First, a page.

All Jews answer these questions in their own way. I love the stories of my tradition. I don't agree with them all; I am not proud of them all. But I keep them anyway. Some I keep to feel close to my past. They are my only heirlooms from family long gone. They bear the souls of my past within them; they are my substitute for an ancestral trunk, a trunk that exile and oppression denied me. But most of all, I keep those stories because they keep me. They are my counsel, my identity, the wisdom that guides me as I make my choices every day.

Authenticity and Change

Here is a story about change: From the earliest weeks of my marriage, I listened to my husband sing Friday-night Kiddush, the blessing over wine. He sang the melody, he said, that he learned from his father, who in turn learned it from his father before him. For years, I listened to that tune, believing I was hearing a faithful rendition of a generations-old song. And then my in-laws came to visit for Shabbat. We invited my father-in-law to make Kiddush. I began to hum along, confident in the rhythm, the pace and the melody of the prayer. Not eight words in, I faltered. His was not my husband's melody. It had a different pace, different notes and a slightly different rhythm.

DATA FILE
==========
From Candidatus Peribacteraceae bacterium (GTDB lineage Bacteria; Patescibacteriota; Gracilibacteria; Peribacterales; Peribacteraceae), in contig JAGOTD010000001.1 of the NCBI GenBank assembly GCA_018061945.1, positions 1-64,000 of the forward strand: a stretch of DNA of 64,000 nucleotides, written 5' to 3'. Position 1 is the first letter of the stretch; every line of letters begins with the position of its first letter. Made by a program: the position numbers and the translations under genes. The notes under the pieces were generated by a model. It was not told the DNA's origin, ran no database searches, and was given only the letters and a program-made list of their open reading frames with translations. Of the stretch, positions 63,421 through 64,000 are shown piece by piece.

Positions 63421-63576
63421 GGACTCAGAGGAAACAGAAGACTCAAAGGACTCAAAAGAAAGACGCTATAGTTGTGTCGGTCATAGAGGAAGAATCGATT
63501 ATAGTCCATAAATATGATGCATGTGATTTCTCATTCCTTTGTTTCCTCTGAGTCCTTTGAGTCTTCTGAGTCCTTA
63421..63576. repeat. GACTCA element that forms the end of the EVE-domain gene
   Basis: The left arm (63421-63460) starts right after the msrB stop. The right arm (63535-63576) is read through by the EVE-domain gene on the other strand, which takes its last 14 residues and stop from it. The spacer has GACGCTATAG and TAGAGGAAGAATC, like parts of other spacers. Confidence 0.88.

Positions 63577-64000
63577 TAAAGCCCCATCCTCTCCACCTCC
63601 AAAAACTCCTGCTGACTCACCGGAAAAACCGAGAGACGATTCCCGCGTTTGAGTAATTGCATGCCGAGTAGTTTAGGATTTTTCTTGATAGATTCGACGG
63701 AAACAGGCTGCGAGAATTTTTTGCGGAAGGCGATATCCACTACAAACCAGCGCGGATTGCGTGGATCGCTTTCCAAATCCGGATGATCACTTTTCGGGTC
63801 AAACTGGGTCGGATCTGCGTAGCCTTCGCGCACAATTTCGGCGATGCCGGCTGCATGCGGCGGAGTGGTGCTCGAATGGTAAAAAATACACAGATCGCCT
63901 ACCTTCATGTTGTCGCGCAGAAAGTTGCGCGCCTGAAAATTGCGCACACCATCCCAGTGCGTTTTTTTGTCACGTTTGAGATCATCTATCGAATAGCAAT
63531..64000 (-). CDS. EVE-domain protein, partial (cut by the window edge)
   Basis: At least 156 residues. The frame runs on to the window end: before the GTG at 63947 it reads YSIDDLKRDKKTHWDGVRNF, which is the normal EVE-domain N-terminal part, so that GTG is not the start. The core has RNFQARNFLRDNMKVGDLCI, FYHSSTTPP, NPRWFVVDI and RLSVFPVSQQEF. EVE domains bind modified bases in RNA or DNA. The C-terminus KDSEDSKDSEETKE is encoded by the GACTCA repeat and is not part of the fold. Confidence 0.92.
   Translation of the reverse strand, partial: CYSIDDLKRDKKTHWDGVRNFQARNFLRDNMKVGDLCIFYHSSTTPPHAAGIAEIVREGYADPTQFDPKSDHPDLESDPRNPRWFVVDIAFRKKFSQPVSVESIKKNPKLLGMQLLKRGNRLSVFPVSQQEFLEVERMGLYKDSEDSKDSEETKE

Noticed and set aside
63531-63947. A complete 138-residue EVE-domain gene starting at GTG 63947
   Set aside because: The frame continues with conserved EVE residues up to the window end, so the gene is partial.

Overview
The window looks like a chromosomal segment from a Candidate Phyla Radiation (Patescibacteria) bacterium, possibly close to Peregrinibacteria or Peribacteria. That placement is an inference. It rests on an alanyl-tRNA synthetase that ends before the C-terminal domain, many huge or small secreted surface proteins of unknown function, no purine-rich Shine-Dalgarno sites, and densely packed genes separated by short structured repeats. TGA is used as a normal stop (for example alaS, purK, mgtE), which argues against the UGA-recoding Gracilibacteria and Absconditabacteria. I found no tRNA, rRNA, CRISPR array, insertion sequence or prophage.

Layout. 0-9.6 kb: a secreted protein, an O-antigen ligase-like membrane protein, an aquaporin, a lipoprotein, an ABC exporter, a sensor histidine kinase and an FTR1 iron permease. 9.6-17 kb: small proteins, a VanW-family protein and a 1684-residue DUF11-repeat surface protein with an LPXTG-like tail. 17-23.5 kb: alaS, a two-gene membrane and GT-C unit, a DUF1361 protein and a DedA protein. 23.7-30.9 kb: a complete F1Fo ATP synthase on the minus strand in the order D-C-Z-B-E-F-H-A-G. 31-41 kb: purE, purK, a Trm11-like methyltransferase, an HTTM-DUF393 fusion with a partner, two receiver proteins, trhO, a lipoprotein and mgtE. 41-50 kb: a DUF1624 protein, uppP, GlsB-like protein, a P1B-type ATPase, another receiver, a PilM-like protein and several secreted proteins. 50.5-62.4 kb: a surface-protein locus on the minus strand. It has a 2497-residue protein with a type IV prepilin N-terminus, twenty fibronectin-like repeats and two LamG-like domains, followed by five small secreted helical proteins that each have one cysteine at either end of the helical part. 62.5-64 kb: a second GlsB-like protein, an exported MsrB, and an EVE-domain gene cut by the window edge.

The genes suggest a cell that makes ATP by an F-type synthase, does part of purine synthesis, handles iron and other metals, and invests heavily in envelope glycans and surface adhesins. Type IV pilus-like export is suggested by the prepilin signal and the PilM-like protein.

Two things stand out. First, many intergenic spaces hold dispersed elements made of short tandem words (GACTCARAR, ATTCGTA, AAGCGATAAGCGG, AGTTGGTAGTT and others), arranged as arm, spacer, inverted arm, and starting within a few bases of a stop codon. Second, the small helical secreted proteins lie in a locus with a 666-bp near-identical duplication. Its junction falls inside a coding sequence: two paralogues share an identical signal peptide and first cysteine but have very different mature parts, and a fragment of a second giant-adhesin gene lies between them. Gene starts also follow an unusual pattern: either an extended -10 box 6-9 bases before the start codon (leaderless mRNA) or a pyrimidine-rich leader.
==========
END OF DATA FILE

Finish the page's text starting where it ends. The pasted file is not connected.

I cast a glance at my husband. He seemed not to notice. He was hearing the melody of his youth, the melody he thinks he sings. It was a lesson in cultural transmission. Why would I ever imagine that a song would behave as the printed word behaves, unchanged by time or by those who give voice to it? And why, by extension, would we ever expect a dynamic tradition like Judaism to clone itself—unyielding to change and mutation—generation after generation?